Philippa Scarlett

Former Deputy Intellectual Property Enforcement Coordinator during the Obama Administration

Philippa Scarlett served as Deputy Intellectual Property Enforcement Coordinator and Senior Counselor for the Executive Office of the President during the Obama Administration. In that role, she developed and coordinated intellectual property enforcement policy across the federal government, including policy to support the creative and innovative industries such as the film, music, broadcasting, sports, publishing, tech, pharma, and fashion industries. In 2017, Scarlett was appointed to the ACS board of directors.

During her work with the Obama Administration, Scarlett also developed and coordinated policy to combat cyber-enabled trade secret theft, online commercial piracy, and the global trade in counterfeit products and related consumer protection and supply chain integrity challenges.

Before her service at the White House, Scarlett served as Deputy Associate Attorney General at the U.S. Department of Justice. As a member of DOJ's senior leadership team, her portfolio included management of policy as well as major civil and criminal enforcement matters of the Civil Rights Division; Antitrust Division; Access to Justice Office; and intellectual property matters from across the agency.

Previously, Scarlett was a partner at Kirkland & Ellis LLP. Her practice consisted of high-stakes litigation in trial and appellate courts, including the U.S. Supreme Court, on a broad range of topics such as product liability, mass torts, constitutional law, antitrust and intellectual property. Her pro bono practice included litigating high-profile matters involving voting rights, affirmative action, and poverty law. She was featured by the National Law Journal as among the "Top Minority 40 Under 40 Attorneys" in the country for her work.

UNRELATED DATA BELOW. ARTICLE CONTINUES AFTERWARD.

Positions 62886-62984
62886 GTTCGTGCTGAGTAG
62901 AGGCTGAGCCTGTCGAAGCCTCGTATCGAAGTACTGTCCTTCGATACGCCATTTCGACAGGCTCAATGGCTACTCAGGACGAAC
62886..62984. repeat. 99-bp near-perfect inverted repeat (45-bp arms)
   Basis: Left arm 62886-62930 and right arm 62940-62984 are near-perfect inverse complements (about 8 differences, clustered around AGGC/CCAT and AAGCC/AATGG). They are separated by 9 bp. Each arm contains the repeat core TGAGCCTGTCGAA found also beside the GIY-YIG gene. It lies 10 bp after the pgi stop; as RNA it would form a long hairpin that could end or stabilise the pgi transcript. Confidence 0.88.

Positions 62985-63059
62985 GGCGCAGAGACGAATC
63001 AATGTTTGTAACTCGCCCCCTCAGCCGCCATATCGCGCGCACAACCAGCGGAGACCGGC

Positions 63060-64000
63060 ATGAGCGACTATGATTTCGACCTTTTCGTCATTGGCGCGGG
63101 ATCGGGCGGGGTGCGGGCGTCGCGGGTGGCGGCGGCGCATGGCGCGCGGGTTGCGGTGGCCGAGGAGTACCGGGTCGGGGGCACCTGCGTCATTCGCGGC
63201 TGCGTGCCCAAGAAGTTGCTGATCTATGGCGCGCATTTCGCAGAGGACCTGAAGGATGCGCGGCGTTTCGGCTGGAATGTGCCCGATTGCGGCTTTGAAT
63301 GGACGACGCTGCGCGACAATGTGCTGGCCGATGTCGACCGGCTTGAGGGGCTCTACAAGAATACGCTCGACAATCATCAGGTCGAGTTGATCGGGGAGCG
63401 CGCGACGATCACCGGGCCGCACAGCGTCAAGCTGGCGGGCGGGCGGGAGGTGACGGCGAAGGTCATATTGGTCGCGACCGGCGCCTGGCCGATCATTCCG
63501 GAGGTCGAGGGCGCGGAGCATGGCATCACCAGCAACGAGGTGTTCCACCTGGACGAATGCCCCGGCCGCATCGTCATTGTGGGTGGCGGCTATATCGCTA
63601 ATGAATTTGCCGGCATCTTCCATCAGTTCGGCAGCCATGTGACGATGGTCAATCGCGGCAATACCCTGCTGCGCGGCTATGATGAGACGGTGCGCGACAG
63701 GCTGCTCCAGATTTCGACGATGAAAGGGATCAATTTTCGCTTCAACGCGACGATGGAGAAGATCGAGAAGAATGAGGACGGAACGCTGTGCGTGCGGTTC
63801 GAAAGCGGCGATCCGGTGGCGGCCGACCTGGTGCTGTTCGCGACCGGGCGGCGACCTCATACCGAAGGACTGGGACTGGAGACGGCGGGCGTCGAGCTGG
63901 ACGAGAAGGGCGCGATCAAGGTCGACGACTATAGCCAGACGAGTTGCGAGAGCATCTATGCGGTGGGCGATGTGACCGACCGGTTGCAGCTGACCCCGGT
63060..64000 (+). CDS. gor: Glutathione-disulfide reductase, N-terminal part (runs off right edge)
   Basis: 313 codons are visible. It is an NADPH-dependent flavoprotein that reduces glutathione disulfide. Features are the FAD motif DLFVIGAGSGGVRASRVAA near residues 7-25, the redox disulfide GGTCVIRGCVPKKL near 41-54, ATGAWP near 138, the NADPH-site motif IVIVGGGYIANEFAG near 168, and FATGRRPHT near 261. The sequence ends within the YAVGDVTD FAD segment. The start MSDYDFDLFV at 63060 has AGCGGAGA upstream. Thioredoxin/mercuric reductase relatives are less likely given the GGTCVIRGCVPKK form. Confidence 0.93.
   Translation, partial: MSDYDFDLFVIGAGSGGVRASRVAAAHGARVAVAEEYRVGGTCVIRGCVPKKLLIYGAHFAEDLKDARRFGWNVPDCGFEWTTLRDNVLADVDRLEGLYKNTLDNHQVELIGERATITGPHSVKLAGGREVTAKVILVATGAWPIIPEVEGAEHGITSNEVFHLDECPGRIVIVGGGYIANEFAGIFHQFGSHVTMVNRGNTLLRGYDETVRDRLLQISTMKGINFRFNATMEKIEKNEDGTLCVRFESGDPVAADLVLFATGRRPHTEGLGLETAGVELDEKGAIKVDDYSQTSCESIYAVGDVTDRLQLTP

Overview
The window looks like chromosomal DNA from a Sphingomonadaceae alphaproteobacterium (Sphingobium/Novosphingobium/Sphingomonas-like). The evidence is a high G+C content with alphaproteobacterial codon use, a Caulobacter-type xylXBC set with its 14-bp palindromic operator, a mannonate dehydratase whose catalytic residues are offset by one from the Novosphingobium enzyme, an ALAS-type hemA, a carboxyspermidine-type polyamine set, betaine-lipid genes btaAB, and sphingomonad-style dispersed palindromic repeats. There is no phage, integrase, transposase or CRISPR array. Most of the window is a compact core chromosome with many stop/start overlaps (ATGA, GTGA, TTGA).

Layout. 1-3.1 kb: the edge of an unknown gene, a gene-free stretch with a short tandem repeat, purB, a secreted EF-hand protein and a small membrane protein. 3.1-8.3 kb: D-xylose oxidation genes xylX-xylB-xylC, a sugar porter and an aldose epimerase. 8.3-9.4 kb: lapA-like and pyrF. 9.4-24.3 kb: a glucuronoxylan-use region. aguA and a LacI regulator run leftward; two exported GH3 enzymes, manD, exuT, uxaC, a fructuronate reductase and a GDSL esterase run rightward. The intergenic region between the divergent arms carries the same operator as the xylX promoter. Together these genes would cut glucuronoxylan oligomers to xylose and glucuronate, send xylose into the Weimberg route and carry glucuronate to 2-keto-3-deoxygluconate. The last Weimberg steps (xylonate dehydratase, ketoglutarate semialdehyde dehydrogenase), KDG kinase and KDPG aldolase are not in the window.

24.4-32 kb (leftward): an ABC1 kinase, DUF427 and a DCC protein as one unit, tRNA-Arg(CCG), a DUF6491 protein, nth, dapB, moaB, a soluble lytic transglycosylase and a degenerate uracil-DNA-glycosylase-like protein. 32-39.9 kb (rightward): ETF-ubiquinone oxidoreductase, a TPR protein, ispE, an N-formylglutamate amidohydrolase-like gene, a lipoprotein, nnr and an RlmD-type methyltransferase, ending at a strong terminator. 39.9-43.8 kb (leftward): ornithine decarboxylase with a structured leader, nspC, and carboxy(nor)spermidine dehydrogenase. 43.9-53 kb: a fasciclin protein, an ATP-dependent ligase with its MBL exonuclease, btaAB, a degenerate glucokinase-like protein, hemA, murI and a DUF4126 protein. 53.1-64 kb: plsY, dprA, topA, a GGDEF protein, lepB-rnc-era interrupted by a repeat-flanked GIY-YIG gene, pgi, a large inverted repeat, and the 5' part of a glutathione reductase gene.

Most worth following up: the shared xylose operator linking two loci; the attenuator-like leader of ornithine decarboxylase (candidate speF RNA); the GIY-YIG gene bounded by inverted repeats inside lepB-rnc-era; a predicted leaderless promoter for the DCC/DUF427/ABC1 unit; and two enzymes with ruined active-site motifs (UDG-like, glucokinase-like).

Scarlett clerked for Justice Stephen Breyer on the U.S. Supreme Court and for the Hon. Ann C. Williams on the U.S. Court of Appeals for the Seventh Circuit. Previously, she worked in DOJ’s Criminal Division, where she developed and managed U.S. rule of law and criminal justice assistance programs in Colombia, Ecuador, Rwanda, and South Africa.

She received her undergraduate degree from Stanford University, her master's from Harvard University, and her law degree from Columbia Law School. She also studied at the Free University of Berlin, Germany as a German Academic Exchange Award (DAAD) recipient.